Iron Mask is a slave, subjugated, along with the rest of the Dahnan people, by the Renan race who originated on a nearby planet. In a whirlwind intro, Iron Mask escapes from the mine in which he is forced to work, along with a mysterious and powerful Renan girl called Shionne, and hooks up with the local resistance and, armed with a magical flaming sword, sets out to liberate his homeland.
It turns out that the Renans are harvesting astral energy but luckily Iron Mask, Shionne, and various other members of your party (which fluctuates between two and four members) can also harness the same power. The story’s all nonsense, of course, but the main characters are interesting enough to develop complex relationships and the plot’s twists and turns are all satisfyingly epic.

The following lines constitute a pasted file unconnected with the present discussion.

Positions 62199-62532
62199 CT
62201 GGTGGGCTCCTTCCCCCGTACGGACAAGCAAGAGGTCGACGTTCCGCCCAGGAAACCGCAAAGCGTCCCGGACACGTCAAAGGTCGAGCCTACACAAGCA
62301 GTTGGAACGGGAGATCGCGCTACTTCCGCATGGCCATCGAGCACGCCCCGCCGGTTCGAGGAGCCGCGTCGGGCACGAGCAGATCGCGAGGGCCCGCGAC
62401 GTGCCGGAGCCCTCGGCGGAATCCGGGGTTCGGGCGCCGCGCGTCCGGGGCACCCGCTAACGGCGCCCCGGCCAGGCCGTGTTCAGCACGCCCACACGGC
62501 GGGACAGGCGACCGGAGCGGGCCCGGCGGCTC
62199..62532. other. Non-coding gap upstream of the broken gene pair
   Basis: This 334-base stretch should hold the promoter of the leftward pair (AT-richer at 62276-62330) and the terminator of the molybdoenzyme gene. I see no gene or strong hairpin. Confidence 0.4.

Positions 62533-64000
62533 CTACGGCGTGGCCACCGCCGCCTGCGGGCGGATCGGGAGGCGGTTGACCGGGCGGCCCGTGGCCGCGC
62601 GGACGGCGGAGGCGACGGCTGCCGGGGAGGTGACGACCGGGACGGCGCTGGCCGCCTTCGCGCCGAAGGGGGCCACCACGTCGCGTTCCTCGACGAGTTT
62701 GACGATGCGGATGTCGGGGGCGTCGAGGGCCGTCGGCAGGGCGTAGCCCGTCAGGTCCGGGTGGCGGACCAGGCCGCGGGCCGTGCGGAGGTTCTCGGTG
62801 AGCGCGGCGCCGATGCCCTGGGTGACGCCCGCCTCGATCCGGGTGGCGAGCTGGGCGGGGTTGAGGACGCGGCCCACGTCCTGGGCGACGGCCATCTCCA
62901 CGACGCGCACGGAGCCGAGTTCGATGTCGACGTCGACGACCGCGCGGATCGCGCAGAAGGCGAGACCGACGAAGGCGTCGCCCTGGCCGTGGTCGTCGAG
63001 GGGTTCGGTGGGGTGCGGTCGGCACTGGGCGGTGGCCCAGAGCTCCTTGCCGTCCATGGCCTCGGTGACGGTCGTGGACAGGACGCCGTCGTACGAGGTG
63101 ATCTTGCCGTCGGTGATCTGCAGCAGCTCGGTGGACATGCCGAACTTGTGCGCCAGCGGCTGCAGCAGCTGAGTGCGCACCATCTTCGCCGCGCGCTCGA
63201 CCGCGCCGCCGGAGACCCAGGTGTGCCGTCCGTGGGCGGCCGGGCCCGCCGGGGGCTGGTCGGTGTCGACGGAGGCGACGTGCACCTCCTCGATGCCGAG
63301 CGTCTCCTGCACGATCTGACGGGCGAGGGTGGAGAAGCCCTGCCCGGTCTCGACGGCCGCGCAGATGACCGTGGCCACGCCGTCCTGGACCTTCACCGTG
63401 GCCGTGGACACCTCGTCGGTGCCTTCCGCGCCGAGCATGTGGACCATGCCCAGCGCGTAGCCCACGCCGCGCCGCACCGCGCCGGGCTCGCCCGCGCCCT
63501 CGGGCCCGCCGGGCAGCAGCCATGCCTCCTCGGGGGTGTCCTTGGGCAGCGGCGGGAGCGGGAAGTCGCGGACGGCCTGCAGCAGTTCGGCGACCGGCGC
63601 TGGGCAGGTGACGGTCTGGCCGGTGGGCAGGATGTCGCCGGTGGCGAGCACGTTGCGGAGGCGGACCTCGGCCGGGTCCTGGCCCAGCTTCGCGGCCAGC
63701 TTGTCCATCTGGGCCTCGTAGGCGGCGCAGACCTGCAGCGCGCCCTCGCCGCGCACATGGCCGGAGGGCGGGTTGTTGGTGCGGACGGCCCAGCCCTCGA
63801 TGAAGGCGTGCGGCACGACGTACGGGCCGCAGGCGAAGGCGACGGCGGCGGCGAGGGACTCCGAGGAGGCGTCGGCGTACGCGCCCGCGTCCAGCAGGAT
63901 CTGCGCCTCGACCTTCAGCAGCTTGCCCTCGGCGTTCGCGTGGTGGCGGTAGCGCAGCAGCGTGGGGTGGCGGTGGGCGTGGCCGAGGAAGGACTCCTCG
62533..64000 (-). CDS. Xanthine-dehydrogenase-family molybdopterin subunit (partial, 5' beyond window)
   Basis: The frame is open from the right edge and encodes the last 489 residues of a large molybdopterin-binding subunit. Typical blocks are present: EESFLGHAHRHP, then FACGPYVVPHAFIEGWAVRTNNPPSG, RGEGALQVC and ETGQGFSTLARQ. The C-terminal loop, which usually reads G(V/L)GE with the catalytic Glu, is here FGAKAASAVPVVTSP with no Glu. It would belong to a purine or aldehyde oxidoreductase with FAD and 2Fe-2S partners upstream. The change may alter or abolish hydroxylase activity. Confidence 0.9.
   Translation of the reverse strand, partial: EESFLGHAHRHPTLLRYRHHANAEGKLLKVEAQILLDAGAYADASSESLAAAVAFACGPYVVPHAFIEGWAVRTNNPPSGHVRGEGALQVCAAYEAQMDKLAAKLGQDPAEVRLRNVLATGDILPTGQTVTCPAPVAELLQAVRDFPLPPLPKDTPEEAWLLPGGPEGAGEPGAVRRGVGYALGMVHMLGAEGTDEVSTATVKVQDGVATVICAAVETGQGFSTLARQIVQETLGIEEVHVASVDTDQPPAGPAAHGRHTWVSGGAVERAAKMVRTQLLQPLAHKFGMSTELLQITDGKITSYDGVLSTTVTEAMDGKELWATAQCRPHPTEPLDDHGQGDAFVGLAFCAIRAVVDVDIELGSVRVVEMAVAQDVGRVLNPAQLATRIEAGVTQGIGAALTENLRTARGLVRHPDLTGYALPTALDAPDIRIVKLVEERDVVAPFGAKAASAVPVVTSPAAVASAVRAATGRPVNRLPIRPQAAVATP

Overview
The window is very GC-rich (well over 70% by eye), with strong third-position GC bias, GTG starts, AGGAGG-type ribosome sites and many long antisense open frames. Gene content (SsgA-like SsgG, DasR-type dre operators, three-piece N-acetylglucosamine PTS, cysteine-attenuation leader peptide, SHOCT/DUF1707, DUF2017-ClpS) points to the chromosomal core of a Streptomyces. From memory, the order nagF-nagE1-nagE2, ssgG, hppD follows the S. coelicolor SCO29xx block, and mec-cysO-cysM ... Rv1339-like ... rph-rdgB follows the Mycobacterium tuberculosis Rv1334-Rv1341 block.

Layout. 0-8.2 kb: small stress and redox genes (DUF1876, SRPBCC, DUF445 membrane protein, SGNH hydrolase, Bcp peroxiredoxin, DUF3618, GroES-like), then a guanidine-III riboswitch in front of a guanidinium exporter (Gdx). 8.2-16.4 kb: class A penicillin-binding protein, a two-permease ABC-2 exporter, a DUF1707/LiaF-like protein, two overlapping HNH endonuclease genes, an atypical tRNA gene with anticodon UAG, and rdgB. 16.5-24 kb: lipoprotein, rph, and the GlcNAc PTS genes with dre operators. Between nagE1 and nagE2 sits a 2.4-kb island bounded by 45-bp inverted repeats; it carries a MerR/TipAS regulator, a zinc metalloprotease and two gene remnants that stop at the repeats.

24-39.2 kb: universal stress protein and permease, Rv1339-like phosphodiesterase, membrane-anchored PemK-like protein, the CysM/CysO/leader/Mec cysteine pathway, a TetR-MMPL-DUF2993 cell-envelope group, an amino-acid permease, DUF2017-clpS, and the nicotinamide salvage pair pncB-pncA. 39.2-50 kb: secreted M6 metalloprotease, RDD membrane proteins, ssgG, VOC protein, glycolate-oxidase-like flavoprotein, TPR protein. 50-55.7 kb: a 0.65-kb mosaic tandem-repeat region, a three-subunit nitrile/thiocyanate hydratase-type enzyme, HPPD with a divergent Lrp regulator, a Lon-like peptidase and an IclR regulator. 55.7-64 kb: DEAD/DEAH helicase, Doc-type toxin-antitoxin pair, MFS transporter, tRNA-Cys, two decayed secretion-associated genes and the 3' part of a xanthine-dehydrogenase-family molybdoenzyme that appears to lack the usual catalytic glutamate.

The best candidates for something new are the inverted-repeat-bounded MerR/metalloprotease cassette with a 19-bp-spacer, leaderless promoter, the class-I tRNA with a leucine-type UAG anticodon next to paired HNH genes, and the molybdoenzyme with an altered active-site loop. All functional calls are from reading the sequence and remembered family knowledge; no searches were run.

As is the case for most Tales games, battles are fully action-oriented and take place in real-time, with a mixture of physical and magic-assisted special attacks. The trick is to chain them into combos, which trigger ever-more-spectacular specials as your meters build up, notably Strikes in which all party members combine to deliver magic attacks that finish off pretty much any enemy other than bosses. Countering attacks is also crucial, as is a system in which a pool of mana-style magic points is shared between the whole party.
You only control one character at a time but you can switch between party members whenever you want, while also instructing your other allies to adopt different strategies. As in some of the Final Fantasy games, you can pretty much automate the battling if you want, which may appeal to some but does tend to take the fun out of the game. It also robs you of needed practice before encountering trickier bosses, who have a satisfy need for you to create new strategies on the fly.